I overheard leadership criticizing me, can I ban an employee from my home bathroom, and more

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It’s five answers to five questions. Here we go…

1. I overheard senior leadership talking negatively about me

I work for a small company (less than 20 people). I’ve been with them for two years and my work has consistently received wide acclaim from our largest client. However, last week I overheard leadership talking negatively about me. As a result, I’m thinking about leaving the company.

This happened at our annual company meeting. After a presentation, I stayed in the room to chat with a director about an upcoming project. Two key leaders also remained in the room. With the way our chairs were positioned, they must not have noticed I was in there, because the next thing I heard was that I’m “certainly not leadership material.” This was shocking to hear and frustrating. Now that I’ve heard it, I can’t unhear it. (And I’m 100% certain of what I heard and that it was about me.) I did make it clear to the two leaders who were talking about me that I was in the room before I left (I politely said goodbye as I left), so they at least knew after the fact.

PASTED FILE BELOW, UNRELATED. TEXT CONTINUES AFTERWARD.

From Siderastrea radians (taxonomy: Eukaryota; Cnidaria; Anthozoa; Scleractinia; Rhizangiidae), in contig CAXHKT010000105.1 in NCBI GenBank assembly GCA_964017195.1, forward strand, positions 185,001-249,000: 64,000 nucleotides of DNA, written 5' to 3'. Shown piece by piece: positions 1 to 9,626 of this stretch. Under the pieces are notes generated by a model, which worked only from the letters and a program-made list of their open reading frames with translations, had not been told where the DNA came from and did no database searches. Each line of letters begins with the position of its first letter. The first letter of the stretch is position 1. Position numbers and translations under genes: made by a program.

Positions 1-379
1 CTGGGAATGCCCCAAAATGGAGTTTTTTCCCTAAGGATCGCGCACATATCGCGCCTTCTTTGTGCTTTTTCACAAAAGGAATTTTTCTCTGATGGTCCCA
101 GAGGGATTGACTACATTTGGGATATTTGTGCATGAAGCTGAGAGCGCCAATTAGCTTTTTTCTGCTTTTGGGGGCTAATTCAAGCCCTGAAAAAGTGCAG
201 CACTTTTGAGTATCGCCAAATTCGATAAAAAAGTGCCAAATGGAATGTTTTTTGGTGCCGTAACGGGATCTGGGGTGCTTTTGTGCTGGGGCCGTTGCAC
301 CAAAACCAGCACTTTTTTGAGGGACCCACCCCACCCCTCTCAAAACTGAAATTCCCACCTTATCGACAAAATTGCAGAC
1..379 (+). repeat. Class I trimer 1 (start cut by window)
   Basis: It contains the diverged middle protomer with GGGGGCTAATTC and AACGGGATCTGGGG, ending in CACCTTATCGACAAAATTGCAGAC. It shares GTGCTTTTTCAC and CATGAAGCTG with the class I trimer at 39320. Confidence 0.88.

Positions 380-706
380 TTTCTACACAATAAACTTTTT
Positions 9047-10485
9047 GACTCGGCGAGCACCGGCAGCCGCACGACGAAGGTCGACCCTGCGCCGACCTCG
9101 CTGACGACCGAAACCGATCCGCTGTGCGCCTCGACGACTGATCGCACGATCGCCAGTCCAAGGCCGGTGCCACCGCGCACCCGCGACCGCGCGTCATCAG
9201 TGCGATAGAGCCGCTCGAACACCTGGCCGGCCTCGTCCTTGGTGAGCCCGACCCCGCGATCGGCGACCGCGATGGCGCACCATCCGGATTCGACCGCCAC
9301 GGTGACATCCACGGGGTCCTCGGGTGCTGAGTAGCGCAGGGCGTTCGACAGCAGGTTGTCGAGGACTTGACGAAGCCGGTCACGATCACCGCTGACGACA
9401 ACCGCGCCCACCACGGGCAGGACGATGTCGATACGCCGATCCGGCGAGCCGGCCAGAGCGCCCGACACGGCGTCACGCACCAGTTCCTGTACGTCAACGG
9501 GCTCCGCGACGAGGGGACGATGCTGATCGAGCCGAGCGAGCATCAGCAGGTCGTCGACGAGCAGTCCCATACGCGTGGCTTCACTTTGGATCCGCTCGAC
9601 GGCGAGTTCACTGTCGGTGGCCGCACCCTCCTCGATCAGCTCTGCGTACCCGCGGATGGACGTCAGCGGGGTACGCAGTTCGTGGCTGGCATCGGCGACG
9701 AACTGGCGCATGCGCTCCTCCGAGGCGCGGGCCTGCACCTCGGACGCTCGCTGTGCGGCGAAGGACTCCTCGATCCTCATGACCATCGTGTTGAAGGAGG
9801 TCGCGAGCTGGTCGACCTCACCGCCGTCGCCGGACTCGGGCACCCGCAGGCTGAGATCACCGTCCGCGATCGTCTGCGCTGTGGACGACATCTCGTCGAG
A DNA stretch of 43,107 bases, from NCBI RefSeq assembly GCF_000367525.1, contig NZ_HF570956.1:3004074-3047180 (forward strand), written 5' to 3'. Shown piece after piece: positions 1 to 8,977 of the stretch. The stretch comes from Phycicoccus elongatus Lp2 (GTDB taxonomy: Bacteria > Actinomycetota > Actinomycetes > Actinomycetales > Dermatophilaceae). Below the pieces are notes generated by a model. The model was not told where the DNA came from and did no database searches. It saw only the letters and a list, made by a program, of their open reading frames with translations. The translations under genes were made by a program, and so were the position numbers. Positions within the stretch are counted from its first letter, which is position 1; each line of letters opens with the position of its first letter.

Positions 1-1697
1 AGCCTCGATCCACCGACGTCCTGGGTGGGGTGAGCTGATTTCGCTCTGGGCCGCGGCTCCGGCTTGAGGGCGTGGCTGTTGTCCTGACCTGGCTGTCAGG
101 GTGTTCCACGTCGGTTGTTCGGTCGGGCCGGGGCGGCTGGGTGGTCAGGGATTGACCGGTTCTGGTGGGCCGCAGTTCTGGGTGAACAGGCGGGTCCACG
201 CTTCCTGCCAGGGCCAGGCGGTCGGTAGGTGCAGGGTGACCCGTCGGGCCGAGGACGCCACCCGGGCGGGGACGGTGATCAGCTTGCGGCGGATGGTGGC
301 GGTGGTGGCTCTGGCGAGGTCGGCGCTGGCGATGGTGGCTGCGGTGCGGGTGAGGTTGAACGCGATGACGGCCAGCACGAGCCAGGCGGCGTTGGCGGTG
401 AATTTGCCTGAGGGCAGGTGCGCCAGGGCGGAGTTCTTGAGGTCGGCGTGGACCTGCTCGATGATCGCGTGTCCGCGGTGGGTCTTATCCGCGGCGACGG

Our company struggles with maintaining a good feedback culture. There are limited opportunities for advancement and I’ve been told consistently by my boss that “there just aren’t any positions at the moment for me to be promoted, but when the time comes they’ll let me know.” I’ve been told that it’s not a performance issue, but an issue of a position being available. Do I confront my boss about the conversation I mistakenly overheard? Am I justified in looking for other opportunities outside of the company?

“Confront” is too strong, but it’s certainly reasonable to talk with your boss about what you heard. You could explain what you heard and say, “If our leadership has concerns about my leadership potential, that’s something I need to be in the loop on so that I can work on improving in whatever the weaknesses are, or at least have accurate information about the likelihood of me advancing here. I’m dismayed that I haven’t been given this feedback before, even when I’ve directed asked about how I can advance here.” From there, see if you can get any more details about what the concerns are. If your boss claims not to have any idea, point out that it’s important to your career that you know and ask her to find out.